Discussions of the technical flaws of strategic missile defense are nearly as old as the idea itself. Considerably less attention, however, has been paid to examining whether such a system -- even if technically feasible -- should be a desirable goal. The plan to move forward with a NATO-wide missile defense system demands we now take a closer look at whether the conceptual basis of strategic missile defense is sensible.
Technical issues. Back in 1968, Richard Garwin and Hans Bethe published a detailed technical critique of the then-proposed limited missile defense system designed to protect the continental United States against Chinese nuclear missiles. That system would have relied on nuclear-tipped interceptor missiles; the hit-to-kill technology that is currently used was unavailable then. As that seminal paper articulated: "[O]ffensive tactics and cheap penetration aids could nullify the effectiveness of this system and any other visualized so far." Decades later, this fundamental insight remains true. These "penetration aids" (known more broadly as "countermeasures") remain one of the biggest technical challenges for all strategic missile defense systems currently under consideration by the US government. For instance, both the Navy's Standard Missile 3 (SM-3) and the Ground-Based Missile Defense (GMD) can be defeated with simple decoy warheads and other cheap countermeasures.
Unfortunately, a number of high-level government policy documents, e.g. the latest US Nuclear Posture Review (NPR) and the Ballistic Missile Defense Review (BMDR), are rife with logical and factual errors that perpetuate the illusion that missile defense will offer protection from an adversary's nuclear deterrent. For instance, the BMDR asserts that "[t]he United States is currently protected against the threat of limited ICBM attack, as a result of investments made over the past decade in a system based on ground-based midcourse defense." Such statements are patently untrue. The current system cannot even reliably intercept a single missile that is launched at a known time and on a known trajectory. None of the various missile defense systems -- sea- or land-based -- have ever been tested in a realistic setting. GMD has had a particularly bad test record, having regularly failed, even in highly scripted tests, and even when defense contractors were holding military operators' hands.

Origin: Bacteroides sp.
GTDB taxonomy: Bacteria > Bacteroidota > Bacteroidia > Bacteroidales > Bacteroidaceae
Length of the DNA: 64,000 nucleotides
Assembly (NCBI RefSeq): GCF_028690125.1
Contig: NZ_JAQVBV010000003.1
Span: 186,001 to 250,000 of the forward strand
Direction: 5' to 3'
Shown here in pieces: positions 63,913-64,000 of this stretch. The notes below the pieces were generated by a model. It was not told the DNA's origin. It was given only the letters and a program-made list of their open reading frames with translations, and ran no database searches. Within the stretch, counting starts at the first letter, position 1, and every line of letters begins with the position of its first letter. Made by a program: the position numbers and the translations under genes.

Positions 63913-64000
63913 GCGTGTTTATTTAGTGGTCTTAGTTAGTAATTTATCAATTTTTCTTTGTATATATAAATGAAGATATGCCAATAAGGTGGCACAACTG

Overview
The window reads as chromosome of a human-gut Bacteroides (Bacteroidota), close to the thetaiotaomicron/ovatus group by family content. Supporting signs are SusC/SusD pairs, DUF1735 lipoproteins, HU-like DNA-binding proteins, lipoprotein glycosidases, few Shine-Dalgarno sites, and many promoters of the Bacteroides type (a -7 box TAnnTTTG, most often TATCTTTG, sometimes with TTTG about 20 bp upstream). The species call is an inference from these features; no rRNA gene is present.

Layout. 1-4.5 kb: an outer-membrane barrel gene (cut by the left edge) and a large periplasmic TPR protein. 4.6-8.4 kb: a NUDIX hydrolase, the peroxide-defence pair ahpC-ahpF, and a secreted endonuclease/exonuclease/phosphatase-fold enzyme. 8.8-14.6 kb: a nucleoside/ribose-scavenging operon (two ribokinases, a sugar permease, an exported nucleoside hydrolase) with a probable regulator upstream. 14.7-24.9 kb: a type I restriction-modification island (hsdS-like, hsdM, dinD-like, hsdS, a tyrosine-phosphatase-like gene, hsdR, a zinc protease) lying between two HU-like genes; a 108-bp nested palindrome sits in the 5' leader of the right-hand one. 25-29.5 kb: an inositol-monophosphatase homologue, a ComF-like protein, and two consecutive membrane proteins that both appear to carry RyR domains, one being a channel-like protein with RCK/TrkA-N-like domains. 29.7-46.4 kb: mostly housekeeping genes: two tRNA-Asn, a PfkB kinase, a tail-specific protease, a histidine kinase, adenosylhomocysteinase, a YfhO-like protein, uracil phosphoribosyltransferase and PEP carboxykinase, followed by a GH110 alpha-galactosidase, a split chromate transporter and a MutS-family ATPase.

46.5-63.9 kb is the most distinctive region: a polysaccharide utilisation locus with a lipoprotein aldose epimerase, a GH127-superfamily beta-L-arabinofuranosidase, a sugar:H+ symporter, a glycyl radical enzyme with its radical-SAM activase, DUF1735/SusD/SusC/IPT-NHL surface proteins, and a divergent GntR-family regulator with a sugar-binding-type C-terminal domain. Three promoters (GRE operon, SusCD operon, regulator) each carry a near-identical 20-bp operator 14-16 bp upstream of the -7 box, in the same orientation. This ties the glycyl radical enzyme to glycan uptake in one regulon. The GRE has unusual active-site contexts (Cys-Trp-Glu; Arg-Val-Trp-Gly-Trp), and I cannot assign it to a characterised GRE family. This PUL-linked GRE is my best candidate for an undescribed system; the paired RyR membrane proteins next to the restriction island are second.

In response to these inherent technical flaws with both proposed midcourse missile defense systems (SM-3 and GMD), Professors George Lewis and Theodore Postol have recently suggested a drone-based boost-phase missile defense system as a technically feasible alternative. Such a system would be based upon stealthy drones that could shoot down ballistic missiles in powered flight shortly after they have been launched from fixed known sites in countries of concern, e.g. Iran and North Korea. As the authors state, this system "requires no new technologies or science to be effective, reliable, robust, and intimidating against the adversaries of concern."
Conceptual issues. Although Lewis and Postol are correct that their proposed boost-phase system is a technically superior alternative to the midcourse systems under consideration, the implications of creating a truly workable missile defense system should be examined more closely to see if it would increase or decrease US and NATO security.